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Consider the Source

Listening to the many executive presentations at last week's JCPenney annual analysts meeting, one of the key messages that came forth was the growing sophistication, and streamlining — for efficiency and competitive advantage — of its sourcing operation.

While the company is very focused on direct imports, perhaps more so than some of its major competitors, it has narrowed the field geographically. It's looking at doing business in 11 or 12 countries vs. some 60 that it has used in the past.

And as a company that is product-driven by fabrics, whether for apparel or the home, it has reduced the number of fabric mills used from 800 to 150 to enable it to pre-position greige goods needs and purchases.

Even more important, it has squeezed days and weeks out of the concept-to-store cycle, cutting the calendar for all private brands by a minimum of 41 days.

One of the interesting things about the JCPenney scenario is that while it views China as the long-term linchpin in manufacturing, it already has established a diversified sourcing network where manufacturing could quickly move from one country to another as the need required.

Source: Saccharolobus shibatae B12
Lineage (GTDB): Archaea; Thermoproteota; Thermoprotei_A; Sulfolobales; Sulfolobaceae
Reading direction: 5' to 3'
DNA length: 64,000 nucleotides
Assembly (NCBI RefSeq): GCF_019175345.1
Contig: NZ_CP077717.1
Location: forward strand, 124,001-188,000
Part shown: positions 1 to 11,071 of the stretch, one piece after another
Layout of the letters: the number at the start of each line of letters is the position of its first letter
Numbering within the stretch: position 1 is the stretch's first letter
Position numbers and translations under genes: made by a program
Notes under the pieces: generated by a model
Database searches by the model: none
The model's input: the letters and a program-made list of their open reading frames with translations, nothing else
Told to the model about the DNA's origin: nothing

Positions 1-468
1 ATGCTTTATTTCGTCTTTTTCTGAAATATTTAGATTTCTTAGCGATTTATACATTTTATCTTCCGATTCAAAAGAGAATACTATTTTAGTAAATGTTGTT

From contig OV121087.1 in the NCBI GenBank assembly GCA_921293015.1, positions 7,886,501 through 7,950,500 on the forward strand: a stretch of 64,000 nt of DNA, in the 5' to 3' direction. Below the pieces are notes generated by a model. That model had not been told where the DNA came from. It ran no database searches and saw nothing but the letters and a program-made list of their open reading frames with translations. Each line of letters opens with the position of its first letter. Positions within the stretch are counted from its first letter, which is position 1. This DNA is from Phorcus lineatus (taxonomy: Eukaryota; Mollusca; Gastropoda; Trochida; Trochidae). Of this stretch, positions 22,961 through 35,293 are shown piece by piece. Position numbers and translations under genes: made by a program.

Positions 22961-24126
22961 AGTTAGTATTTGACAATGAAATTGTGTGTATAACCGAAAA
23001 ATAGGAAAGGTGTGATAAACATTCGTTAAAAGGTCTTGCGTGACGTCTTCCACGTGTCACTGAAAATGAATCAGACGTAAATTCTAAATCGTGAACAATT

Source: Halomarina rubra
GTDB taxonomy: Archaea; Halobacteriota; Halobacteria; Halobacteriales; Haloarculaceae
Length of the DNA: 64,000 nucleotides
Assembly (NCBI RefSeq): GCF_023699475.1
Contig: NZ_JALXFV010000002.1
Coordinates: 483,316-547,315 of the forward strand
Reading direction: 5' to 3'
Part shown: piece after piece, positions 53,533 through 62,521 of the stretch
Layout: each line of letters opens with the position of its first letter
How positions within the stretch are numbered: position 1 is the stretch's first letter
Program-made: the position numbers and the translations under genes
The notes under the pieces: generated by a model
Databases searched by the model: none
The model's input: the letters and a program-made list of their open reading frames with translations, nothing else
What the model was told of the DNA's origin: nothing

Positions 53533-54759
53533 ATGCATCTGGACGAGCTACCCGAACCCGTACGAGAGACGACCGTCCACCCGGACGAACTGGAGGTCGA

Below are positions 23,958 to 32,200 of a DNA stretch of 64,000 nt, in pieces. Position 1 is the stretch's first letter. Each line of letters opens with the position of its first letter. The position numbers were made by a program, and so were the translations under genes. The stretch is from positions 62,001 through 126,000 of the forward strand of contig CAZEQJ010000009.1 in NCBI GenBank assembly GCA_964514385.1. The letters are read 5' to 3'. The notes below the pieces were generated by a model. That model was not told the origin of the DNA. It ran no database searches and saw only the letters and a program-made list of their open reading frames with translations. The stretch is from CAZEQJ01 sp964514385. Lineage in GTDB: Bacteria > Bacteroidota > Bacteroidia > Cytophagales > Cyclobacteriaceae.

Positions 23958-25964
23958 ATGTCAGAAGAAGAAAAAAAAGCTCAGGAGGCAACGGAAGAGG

The sense emerging in the home textiles world is that although some of JCP's key competitors — namely those folks in Bentonville and Minneapolis especially — are intensifying their efforts in direct imports corporately, some of the home textiles campaigns to "do it all" may be tempered by some of the realities of merchandising and competition.

We're beginning to hear that some of these programs are coming back to more conventional suppliers that are based off-shore but provide other elements needed in the merchandising and marketing of home textiles products.

Over the last year or two, it appears that Penney has been more intensely dedicated to internal product development for home, as some of the others may be moving a bit back, but not retreating.

In home textiles especially, where there is a redundancy because everyone seems to want to do what the other guy is doing, total concentration on self-created product could be a danger signal.

Perhaps it's time to step back and remember who brought them to the dance.

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